What Not to Do at an Interview – 10 Common Mistakes
For every job, the interview is key. Your CV and cover letter get your foot in the door, but the interview is where you can present yourself as the best possible candidate for the role. However, even with the importance of interviews constantly stressed, many people still make simple errors which can cost them the job.
Don’t be one of them.
Each interviewer will seek different qualities and competencies, which are dependent on the position you are applying for. That said, there are always a few simple mistakes that employers look out for, which could disqualify you from the position. The jobs market is extremely competitive, and you need to ensure you don’t make these mistakes.
So, what are they?
10 Common Interview Mistakes You Should Avoid Making
1. Failing to Prepare
Preparation is key to any interview. A lack of preparation gives you a major disadvantage over other candidates and will cost you a job before you have even walked in the door.
Many candidates spend the night before an interview doing last-minute preparation and stressing out, which means they end up looking tired, worn out and increasing the chance of forgetting something vital. Looking tired will leave a bad impression on the interviewer. Always get a good night’s sleep before the day of an interview and make sure you have your CV, cover letter and any additional documents or items you need to bring.
On the day of the interview, remember to plan ahead and arrive around 10-15 minutes early, as arriving late could kill your chances of getting the job. Make sure to have breakfast, and go to the toilet before you get there. Last but not least, make sure to turn your mobile off before going into an interview. If it rings in an interview the interviewer will not be impressed, and if you answer it they definitely will fail you.
2. Failing to Research the Organisation
If you are going to interview for a particular company, make sure you know everything you can about them. Spending a couple of hours the night before researching the organisation and role will give you confidence going into the interview. Some interviewees will have conducted little to no research.
At the very least you must have researched what the organisation does and what the role being offered asks for. Then research the size of the company as well as its working practices and any other information you can find about it. Finally, research the industry they operate in and how it is evolving to recent developments.
Usually, reading a couple of newspapers will throw up a story surrounding their industry, or alternatively you could set up a Google Alert of the organisation. Using such knowledge in an interview will demonstrate your commercial awareness and leave your employer with the impression that you know what you’re doing.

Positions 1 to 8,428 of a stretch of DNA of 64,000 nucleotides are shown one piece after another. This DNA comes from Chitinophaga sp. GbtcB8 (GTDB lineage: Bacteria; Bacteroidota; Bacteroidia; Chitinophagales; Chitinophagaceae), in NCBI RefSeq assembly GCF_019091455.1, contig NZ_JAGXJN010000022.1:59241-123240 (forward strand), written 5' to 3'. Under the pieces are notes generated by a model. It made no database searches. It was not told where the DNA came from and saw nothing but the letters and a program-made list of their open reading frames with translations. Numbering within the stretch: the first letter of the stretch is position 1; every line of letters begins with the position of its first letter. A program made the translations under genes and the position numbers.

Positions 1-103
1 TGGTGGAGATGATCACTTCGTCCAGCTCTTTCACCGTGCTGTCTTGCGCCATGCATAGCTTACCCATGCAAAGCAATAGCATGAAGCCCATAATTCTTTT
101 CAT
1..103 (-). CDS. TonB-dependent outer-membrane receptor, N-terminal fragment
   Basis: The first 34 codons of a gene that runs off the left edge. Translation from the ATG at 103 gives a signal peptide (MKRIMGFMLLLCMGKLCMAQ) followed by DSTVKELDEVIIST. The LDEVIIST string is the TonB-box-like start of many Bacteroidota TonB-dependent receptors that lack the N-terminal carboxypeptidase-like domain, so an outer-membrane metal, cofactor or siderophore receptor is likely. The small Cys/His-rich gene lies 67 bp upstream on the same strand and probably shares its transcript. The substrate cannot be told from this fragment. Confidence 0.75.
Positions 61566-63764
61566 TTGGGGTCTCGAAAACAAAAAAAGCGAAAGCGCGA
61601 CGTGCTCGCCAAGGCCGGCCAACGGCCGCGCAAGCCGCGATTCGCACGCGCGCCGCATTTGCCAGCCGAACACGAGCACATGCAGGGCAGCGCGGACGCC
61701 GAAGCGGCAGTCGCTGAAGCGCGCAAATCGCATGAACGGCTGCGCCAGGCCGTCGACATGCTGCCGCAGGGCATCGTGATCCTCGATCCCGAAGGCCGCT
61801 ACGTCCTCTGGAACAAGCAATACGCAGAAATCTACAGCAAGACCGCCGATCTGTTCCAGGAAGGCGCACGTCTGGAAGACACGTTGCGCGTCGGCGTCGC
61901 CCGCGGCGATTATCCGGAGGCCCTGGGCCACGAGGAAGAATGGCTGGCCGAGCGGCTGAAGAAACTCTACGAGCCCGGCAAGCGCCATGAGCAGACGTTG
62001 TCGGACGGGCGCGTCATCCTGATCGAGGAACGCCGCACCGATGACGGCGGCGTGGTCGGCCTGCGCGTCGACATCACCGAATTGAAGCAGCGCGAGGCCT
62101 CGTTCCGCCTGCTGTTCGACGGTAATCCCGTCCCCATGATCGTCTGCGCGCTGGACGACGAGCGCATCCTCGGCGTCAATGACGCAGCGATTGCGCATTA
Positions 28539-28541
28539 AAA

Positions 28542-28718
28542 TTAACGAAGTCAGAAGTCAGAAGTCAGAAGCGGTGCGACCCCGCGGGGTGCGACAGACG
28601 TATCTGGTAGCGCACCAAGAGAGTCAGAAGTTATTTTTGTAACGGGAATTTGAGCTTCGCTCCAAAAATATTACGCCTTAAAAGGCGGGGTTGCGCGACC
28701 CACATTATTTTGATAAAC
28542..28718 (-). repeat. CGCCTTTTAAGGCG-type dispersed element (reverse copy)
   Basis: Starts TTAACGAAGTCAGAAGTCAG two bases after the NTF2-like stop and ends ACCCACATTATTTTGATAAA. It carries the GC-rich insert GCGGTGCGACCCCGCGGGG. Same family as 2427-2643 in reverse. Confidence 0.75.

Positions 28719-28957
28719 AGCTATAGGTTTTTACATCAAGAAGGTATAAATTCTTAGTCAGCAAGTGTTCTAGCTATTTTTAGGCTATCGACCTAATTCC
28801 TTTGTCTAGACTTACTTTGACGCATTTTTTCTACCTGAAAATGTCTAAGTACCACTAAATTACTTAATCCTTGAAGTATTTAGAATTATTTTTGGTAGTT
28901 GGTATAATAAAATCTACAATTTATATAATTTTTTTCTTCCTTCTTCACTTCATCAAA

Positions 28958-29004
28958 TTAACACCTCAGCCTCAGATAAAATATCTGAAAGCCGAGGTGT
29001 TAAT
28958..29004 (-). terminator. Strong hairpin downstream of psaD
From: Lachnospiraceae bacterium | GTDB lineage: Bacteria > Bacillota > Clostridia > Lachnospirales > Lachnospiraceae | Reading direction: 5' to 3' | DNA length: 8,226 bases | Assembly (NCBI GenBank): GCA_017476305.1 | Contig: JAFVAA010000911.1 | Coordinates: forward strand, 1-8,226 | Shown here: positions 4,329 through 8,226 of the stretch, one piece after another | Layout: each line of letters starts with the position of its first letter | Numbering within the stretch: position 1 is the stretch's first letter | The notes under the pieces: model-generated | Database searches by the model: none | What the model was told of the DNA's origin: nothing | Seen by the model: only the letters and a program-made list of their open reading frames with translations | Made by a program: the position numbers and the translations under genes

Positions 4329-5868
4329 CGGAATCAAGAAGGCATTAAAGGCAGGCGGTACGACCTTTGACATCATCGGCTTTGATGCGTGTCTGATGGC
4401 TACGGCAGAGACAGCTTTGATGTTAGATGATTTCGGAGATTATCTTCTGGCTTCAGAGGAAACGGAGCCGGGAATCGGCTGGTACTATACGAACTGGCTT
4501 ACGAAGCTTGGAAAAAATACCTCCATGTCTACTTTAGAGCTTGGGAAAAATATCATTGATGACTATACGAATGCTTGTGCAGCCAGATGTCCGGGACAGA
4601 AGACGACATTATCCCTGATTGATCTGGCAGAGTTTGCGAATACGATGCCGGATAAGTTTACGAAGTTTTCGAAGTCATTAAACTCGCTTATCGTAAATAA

Research as much as you can about the company beforehand.
3. Poor Presentation
No matter what the organisation that you are applying for is, always dress professionally. Even if the office is having a casual Friday or the interview is in a relaxed setting, you need to dress smart unless the interview expressly states that the dress code is something different.
Dressing down will leave your interviewer with the impression that you are poorly organized and unprofessional. This is where preparation will once again help, as you need to set out your clothes the night before, and make sure they are ironed and cleaned.
At the same time, body language in an interview is very important. When you get there, make sure you give the interviewer a firm handshake and smile. In the interview itself, maintain eye contact with the interviewer and make sure you keep your hands on the table. An interview is stressful – you will need to fight the urge to fidget, but it’s worth it.
4. Taking Too Long to Answer Questions
Many questions that interviewers will ask are deliberately open. However, if you spend too long on a certain question, you can steer off track of the purpose of it, go off on a tangent, and leave your employer confused about your answer.
On the other hand, a simple yes or no response is usually terrible. The appropriate response to an interview question should be roughly 3-4 minutes long and should be clear and concise. It should also demonstrate all of your experience and competencies to further pitch yourself.
5. Not Structuring Your Answer
A competency-based question is one that asks you to describe a particular skill, such as communication, leadership and problem solving and your answer to such questions are key to the success of your interview.
Example questions may include:
- Gave an example when you’ve led a team